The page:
As humans, we hold grievances toward others. As humans, we brush off what the world calls mild irritants. Are your kids driving you crazy? Does the post keep losing your Amazon packages? Does your spouse forget to pick up his/her shoes? Over time, these irritants will build without us knowing.
Now let’s get back to Joe. The man wanted to finish his book when he sat down at his computer, but it never happened because Joe didn’t realize that the previous night's argument with his girlfriend, Carla, had clouded his creativity. The couple had discussed sharing an apartment. Carla longed to live with the love of her life, but Joe wasn’t ready to take the next step. On the surface, the young author appeared prepared to finish his book, but underneath the eager layer of productivity bubbled a deep resentment toward his girlfriend.
After suffering through countless hours of writer’s block, I found a method that works. And it does, every time. As soon as that damned blinking cursor challenges you to a staring contest, walk away. Forcing your fingers to do the work will result in cringe-worthy writing. Don’t do it. You’ll be wasting your time. Instead, take a walk around the house, or the office. Or better yet, take a stroll outside. Next, I want you to grab a journal or open a new document on your computer and write about the emotions you are experiencing. Now, I know you’re probably thinking, “How can I write if I have writer’s block?” Here’s a secret. You’re not writing a paper, a book, or composing an email to your boss. You’re doing a stream-of-consciousness exercise to clear the clutter from your mind. Give yourself fifteen minutes to ask yourself a few questions. Why am I feeling so disconnected? How is my family life? Am I holding a grievance toward anyone? It will surprise you at how quickly the answer reveals itself.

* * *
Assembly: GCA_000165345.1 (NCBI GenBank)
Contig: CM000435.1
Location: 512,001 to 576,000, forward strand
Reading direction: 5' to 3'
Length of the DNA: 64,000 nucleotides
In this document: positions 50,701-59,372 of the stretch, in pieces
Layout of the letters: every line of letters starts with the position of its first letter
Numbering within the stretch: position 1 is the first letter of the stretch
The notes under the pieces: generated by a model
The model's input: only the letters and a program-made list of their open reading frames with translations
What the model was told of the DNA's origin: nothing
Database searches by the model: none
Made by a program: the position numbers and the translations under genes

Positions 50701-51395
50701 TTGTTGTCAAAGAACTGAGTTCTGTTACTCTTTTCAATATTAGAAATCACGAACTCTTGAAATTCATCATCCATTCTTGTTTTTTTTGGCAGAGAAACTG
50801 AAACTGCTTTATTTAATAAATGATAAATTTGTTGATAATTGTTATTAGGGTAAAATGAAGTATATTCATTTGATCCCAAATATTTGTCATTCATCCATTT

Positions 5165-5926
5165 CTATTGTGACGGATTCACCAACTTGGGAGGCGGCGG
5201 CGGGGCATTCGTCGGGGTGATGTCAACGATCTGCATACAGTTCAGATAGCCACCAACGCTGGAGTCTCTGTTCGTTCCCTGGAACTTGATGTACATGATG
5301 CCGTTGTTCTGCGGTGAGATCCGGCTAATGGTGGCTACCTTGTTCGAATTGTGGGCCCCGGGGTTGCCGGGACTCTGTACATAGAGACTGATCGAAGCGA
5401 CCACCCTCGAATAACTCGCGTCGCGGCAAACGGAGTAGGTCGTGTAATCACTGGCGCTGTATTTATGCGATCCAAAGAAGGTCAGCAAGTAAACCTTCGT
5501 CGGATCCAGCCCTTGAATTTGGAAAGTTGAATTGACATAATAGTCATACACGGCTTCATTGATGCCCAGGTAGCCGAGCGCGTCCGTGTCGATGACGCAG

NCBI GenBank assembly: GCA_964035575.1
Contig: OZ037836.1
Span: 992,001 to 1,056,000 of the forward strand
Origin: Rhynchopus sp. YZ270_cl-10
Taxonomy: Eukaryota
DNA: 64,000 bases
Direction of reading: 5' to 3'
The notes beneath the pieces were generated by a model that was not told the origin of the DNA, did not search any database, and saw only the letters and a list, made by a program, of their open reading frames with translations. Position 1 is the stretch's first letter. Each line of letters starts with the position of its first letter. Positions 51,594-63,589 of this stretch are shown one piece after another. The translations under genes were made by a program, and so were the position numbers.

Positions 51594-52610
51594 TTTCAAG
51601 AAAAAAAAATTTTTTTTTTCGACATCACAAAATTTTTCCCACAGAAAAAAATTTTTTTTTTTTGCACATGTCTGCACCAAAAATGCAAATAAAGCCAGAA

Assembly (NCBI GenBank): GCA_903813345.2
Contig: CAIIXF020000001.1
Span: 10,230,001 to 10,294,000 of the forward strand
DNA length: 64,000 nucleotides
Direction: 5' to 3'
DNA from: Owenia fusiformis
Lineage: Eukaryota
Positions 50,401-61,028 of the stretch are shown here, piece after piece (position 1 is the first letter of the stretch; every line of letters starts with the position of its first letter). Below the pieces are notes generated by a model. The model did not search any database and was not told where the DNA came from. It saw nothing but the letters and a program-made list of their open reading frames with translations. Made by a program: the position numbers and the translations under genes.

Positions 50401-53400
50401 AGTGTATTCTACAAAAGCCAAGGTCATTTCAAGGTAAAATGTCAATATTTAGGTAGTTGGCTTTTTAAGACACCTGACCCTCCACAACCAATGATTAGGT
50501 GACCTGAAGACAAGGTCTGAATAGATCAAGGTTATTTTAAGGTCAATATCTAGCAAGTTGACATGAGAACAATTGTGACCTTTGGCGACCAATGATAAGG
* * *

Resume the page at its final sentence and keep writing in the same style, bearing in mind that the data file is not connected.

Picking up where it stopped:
Now, where did we leave Joe? Ah yes, we left him defeated, at his computer. Tired of losing the battle, the young man stands and stretches his arms. He then wanders around his apartment, noting the ample living space. Joe grabs a notepad off the countertop and plucks the pen from behind his ear. He scribbles random thoughts about his morning. Mylo is out of food. I should make a stop by PetSmart. Maybe I’ll grab lunch before. I could call Carla.
And that’s when the short sentences transform into a deeper and more personal conversation. Why did she get so pissed last night? I told her this apartment was too small for us both. His cheeks puff. Liar. You just don’t want her expecting a ring anytime soon. But she puts up with your shit, and you do love her. Maybe we should revisit the conversation. Joe sends a quick text to his girlfriend, asking her to lunch. She agrees to meet him later that afternoon. Joe jots down a few more thoughts before heading back to his desk. The blinking cursor vanishes as his fingers move over the keyboard. He finishes the last chapter in record time.
Jotting down your emotions is a powerful tool. Joe wasn’t aware that the argument with his girlfriend had caused his writer’s block. The pause had nothing to do with his story; it had nothing to do with the quality of his writing. The disconnect had everything to do with his personal life. No, a simple text to his girlfriend didn’t solve his problems but stepping away from the blinking cursor and exploring his emotions through the art of language allowed Joe to clear the haze around his creativity.
The next time you find yourself searching for the right words, take a few minutes to reflect on your emotional state. You never know what you might find.